faunas of aquatic invertebrates and fish (Allan & Flecker 1993). The

3. Biological diversity

headwaters in the study area are in tropical alpine and montane forest
vegetation types. The water in the streams is cold and fast moving. During
dry season these are clear and boulder-lined (see Fig. 48). During rainy season,
they become dynamic and occasionally turbid water courses carrying
thousands of cubic meters of water and tons of rocks, boulders, and logs.
These dramatic seasonal changes have important consequences for the aquatic
organisms (for example, Flecker & Feifarek 1994).
Together, the forests and rivers of the eastern slopes constitute a wilderness The forests and rivers of the eastern
area unique in its characteristics and size within Peru. Because of relatively slopes constitute a unique wilder-
high endemism, similar natural environments in neighboring countries, such ness area.
as Ecuador and Bolivia, will have rather different floras and faunas, especially
at the species level. Interestingly enough, however, the eastern montane
forests have not served as an important area for human settlement over the As far as we know, there are present-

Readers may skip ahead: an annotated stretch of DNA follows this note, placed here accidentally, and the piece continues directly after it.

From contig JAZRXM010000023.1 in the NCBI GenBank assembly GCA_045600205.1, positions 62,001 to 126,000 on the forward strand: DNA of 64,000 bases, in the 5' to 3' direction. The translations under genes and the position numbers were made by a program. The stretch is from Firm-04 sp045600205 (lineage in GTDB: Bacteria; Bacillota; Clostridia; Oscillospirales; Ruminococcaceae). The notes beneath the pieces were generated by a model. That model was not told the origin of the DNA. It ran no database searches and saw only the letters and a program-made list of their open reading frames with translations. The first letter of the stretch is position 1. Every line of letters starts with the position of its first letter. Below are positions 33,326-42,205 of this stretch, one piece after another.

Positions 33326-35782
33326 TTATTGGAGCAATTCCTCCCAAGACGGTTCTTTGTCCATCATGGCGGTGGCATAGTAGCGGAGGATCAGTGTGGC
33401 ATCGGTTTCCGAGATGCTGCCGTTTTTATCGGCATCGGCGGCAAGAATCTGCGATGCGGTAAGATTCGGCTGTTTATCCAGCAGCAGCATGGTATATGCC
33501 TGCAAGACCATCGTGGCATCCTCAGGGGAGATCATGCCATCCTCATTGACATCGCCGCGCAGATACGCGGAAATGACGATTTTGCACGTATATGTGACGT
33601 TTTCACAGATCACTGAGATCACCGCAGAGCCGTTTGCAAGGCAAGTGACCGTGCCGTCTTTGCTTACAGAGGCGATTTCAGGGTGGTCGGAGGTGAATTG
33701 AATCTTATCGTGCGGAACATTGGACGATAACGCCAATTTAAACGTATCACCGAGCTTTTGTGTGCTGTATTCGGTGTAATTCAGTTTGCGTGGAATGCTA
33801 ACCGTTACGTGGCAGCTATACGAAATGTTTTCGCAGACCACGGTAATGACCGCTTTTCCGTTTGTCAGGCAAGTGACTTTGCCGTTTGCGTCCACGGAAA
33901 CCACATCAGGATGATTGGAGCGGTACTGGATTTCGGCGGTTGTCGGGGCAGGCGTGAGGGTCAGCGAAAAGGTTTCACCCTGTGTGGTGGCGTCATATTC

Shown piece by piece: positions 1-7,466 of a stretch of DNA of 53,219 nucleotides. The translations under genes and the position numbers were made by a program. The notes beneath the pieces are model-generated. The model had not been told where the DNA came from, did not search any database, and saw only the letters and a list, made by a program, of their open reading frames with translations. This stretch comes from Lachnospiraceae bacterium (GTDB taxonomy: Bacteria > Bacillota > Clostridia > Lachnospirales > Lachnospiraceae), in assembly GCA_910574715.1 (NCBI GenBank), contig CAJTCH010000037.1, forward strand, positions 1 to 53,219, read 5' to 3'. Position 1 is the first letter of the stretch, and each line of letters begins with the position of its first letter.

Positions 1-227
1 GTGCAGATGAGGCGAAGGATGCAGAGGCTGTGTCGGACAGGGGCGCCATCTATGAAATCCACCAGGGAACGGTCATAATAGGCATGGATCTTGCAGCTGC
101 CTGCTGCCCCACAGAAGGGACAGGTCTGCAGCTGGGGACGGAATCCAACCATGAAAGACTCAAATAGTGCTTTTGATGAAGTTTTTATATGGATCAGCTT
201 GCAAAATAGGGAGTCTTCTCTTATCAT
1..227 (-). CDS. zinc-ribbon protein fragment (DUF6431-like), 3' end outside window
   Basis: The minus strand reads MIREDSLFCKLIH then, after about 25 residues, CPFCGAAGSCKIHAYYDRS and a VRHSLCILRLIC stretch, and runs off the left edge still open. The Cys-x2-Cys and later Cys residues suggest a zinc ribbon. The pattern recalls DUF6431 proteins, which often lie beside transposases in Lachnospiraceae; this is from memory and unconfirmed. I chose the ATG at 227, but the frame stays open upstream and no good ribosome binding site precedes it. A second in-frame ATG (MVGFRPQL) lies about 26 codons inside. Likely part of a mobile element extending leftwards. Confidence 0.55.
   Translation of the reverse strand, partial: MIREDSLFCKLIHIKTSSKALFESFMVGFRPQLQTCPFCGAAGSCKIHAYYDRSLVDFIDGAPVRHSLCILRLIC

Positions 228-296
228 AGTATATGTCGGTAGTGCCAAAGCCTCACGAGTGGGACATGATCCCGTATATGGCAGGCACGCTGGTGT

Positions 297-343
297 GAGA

past millennia, and as far as we know, there are presently no indigenous ly no indigenous settlements in the
settlements in the study area. study area.

Figure 48. Rivers and their con-

servation are integral parts of
holistic planning for the eastern
slopes of the Peruvian Andes. Shown
is a river bed during dry season in a
montane area of southern Peru.

Peru’s humid eastern montane forest

4 . Human use and

The earliest traces of humans in central South America are along the coast
(Keefer and others 1998, Sandweiss and others 1998) and at the highest
elevations (Rick 1988, Bruhns 1994), in the corridor formed by the Andean
cordilleras. In the mountains, the ice would have been retreating in the late
Pleistocene and early Holocene while small groups of hunters and gatherers
encountered new environments with a fauna unprepared for humans
possessing weapons, dogs, and fire. There was a window of opportunity